'You haven't done much!' Dar dares HEIs to take on PH agriculture's pressing issues

Published August 11, 2021, 2:02 PM

by Betheena Unite

Department of Agriculture (DA) Secretary William Dar once again threw down the gauntlet in the interest of improving the country’s agriculture sector.

Department of Agriculture Secretary William Dar (Photo courtesy of the DA)

After challenging future agriculturists and scientists last July to turn their research papers into real technologies, Dar this time called on higher education institutions (HEIs) to come up with action plans that would benefit Filipinos, especially those whose lives depend on agriculture.

“HEIs should proactively engage in creating a quality workforce, driving innovation, increasing employability, upskilling existing workforces, collaborating between education and business, and feeding the country into a knowledge-based economy,” Dar said during a virtual forum titled “Viewpoints of the Forerunners: Future of Agriculture and Food Systems” conducted by the University of the Philippines Los Baños (UPLB) on Tuesday, Aug. 10.

The agriculture chief challenged HEIs by saying, “If we have not made much impact on the municipality or province where we are hosted, particularly on your research and development, and extension services, then I would say that you have not done much!”

He urged the UPLB and other HEIs to come forward in solving pressing issues affecting the agriculture sector, such as the African Swine Fever (ASF) and pest infestations; as well as contribute to the areas of digitalization, urban agriculture, and creating climate change innovations.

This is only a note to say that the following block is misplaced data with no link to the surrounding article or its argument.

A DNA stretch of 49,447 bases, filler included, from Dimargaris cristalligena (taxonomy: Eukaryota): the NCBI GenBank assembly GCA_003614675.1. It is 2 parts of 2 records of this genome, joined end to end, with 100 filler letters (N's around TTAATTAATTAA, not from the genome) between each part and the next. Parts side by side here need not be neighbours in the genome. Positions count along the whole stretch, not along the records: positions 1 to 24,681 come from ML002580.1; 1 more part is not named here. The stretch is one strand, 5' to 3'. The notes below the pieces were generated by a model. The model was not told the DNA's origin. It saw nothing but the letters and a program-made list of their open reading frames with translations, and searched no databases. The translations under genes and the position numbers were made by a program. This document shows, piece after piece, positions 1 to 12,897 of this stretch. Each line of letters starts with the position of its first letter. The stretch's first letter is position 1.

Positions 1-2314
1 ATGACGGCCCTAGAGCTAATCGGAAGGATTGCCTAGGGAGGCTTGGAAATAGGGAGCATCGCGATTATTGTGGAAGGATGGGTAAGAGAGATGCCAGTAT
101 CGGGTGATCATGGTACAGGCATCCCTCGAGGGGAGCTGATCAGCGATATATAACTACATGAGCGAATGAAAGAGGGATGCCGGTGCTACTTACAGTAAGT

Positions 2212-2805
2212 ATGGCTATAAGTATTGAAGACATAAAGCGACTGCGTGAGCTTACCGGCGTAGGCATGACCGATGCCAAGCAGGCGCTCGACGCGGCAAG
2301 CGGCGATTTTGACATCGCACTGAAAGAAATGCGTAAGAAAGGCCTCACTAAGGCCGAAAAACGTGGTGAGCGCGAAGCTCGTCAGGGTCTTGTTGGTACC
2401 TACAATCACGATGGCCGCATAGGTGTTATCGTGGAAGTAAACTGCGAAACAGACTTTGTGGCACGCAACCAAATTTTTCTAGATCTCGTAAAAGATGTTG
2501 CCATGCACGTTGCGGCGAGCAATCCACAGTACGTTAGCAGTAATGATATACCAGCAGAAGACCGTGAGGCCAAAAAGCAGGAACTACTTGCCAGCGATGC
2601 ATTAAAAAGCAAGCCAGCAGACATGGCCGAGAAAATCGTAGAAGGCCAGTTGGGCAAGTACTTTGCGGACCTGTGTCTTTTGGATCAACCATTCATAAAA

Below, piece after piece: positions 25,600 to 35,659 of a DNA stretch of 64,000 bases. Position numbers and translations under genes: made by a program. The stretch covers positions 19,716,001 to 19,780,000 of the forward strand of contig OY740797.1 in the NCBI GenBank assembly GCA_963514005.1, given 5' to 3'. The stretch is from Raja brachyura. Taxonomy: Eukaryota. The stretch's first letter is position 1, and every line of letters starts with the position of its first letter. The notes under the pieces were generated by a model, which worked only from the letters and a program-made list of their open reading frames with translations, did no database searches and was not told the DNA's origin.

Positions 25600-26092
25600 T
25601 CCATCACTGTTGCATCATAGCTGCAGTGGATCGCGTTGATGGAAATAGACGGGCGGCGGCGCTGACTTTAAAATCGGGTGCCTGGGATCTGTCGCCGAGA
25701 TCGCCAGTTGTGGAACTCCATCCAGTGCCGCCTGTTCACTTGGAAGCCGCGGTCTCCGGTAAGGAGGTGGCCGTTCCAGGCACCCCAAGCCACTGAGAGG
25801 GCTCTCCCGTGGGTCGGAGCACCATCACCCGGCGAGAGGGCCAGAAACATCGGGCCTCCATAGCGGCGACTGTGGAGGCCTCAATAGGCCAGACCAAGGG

He added that while UPLB is considered as one of the top Philippine universities in terms of research productivity in science, engineering, and health, as reported by the Institutes for Research, Innovation and Scholarship (IRIS), it should step up in driving agricultural innovation systems in rural areas.

“I believe that you would always like to go farther where we are today — by means of reinventing and strengthening your existing curricular programs, including your science and innovation, and research for development,” Dar said.

“You are among Philippine agriculture’s brightest hope! You should be relevant, not just excellent. Research must not end in publications alone, and innovation must reach and benefit the grassroots,” he added.